What you need to know before hiring in Mexico: A guide to terminations


May 11, 2023

When you make a global hire, you probably aren't thinking about letting them go. But if you hire employees in Mexico, you'll eventually need to part ways with them—which means you need to know the basics about terminations under Mexican labor laws.

Employees in Mexico have strong protections against dismissal without cause—and even if they resign, they're entitled to severance pay and other benefits. Parting ways with an employee without fulfilling the requirements of the law can land your company in legal trouble, facing even steeper financial penalties.

So before you make your first Mexican hire, read this guide to learn what you need to know about terminating employees in Mexico—and how hiring through an Employer of Record (EOR) can help you stay compliant with local laws no matter where you hire.

6 essential things to know before hiring in Mexico

  • At-will employment only exists in Mexico for employees who wish to terminate their own employment. Employers cannot terminate Mexican workers without cause unless they pay severance packages, which can be extremely substantial.
  • All employees in Mexico are entitled to severance payments when they leave a job, regardless of whether they resigned or were terminated, with or without cause.
  • There are limited grounds for dismissal in Mexico, and the onus is on the employer to provide proof if they choose to terminate an employee with just cause. If a terminated employee appeals to the government, you could be ordered to reinstate them or pay additional severance.
  • Collective bargaining agreements (CBAs) may place additional restrictions on terminations, and employers must follow these.
  • Unions in Mexico can act in an employee's interest even without the cooperation of the employee, so employers should abide by CBA termination guidelines even if the employee wants to waive them.
  • When terminating an employee, employers must give them notice in person whenever possible. If it's not possible, they can notify the employee through the Works Council (Junta de Conciliación y Arbitraje) or via certified mail.

Termination rules in Mexico: What are acceptable grounds for firing an employee?

In Mexico, at-will employment only exists for employees who wish to leave their jobs, meaning they can do so at any time and for any reason. Involuntary termination initiated by the employer is only allowed with cause. Regardless of the reason for termination (voluntary or involuntary, with or without cause), employees are entitled to severance payments.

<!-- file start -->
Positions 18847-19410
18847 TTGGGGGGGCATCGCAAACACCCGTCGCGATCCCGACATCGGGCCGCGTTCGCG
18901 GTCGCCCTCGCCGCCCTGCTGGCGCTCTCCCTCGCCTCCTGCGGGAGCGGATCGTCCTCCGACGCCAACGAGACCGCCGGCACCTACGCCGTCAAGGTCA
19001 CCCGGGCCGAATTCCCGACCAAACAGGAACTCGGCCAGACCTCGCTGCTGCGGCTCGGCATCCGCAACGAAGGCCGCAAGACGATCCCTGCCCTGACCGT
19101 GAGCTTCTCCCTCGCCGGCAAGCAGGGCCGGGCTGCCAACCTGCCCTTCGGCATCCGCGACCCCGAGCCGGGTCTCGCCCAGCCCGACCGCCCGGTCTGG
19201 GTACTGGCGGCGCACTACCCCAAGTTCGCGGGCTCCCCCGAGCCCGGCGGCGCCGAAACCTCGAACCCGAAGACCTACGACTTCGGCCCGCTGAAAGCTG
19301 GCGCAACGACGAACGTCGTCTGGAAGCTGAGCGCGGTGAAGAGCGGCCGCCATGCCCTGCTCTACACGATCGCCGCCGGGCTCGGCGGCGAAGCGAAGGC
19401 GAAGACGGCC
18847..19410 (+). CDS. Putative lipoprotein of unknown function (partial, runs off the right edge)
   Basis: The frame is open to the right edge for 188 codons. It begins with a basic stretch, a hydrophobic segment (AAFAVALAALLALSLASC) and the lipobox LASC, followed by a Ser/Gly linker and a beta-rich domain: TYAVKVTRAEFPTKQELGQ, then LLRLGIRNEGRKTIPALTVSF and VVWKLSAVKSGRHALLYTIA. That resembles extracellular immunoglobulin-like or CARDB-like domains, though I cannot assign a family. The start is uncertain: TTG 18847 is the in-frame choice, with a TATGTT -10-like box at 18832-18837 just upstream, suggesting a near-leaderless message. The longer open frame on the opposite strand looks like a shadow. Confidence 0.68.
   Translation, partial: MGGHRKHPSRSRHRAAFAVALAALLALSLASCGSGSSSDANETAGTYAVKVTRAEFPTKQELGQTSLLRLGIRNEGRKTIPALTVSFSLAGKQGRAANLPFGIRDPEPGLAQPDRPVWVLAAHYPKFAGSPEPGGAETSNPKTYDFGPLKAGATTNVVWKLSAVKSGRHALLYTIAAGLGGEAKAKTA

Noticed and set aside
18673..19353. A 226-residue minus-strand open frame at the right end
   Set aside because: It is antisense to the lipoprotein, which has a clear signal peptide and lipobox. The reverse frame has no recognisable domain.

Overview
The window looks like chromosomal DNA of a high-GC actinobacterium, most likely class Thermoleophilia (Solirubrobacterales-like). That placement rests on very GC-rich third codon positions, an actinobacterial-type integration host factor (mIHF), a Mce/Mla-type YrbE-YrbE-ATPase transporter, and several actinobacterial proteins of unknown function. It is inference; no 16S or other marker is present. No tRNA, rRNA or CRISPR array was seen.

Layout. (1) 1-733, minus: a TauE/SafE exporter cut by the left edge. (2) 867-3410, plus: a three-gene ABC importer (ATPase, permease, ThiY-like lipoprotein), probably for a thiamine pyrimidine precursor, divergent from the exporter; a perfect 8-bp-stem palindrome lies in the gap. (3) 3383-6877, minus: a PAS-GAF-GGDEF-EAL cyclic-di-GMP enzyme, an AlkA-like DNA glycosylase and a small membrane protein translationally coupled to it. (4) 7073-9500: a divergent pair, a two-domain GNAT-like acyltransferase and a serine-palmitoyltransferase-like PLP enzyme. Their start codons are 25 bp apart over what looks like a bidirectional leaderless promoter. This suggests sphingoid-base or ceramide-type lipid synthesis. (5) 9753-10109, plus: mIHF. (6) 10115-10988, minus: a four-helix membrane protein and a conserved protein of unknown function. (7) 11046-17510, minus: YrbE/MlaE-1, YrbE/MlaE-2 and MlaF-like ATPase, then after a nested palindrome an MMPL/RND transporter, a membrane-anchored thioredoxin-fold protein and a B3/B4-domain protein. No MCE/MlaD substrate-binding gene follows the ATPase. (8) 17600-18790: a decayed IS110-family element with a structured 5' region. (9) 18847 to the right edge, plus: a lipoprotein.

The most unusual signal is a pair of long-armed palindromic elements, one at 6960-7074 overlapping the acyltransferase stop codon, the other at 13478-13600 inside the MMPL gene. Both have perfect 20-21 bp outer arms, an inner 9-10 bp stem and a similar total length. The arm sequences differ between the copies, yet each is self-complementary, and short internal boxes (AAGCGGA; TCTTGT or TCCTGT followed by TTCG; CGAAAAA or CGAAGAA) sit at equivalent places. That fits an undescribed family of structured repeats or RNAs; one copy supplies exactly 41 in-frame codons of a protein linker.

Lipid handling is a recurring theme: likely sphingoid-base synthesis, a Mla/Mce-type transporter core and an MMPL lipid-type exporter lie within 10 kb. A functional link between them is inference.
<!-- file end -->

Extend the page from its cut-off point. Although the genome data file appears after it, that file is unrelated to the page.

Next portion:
Here are the different types of termination in Mexico, and what to expect with each:

  • Termination during the probationary period. In Mexico, there's a minimum of 30 days probation period for new hires, up to 180 days for management or specialized roles. 90 days is a standard probation period, but the length of probation should be set out in the employment contract. The probation period is meant to determine whether the new hire has the necessary skills and experience to successfully perform the job, but terminating an employee during their probation period still requires cause and does not guarantee legal immunity for employers. You'll still need to carefully document the reason for terminating the employee, and be prepared to prove it in court if it's challenged.
  • Termination for cause. If an employee is terminated for cause, they are still entitled to severance payments. If they challenge their dismissal, the onus is on their employer to prove that it was justified.
  • Termination without cause. Employees who are terminated without cause are entitled to extremely substantial severance payouts. They can also challenge their dismissal and ask for reinstatement; if their employer refuses to reinstate them, they're entitled to additional payments.

Different countries have different termination requirements, and Mexico is no exception. It's on employers to keep their global hiring compliant with Mexican labor laws and other local regulations.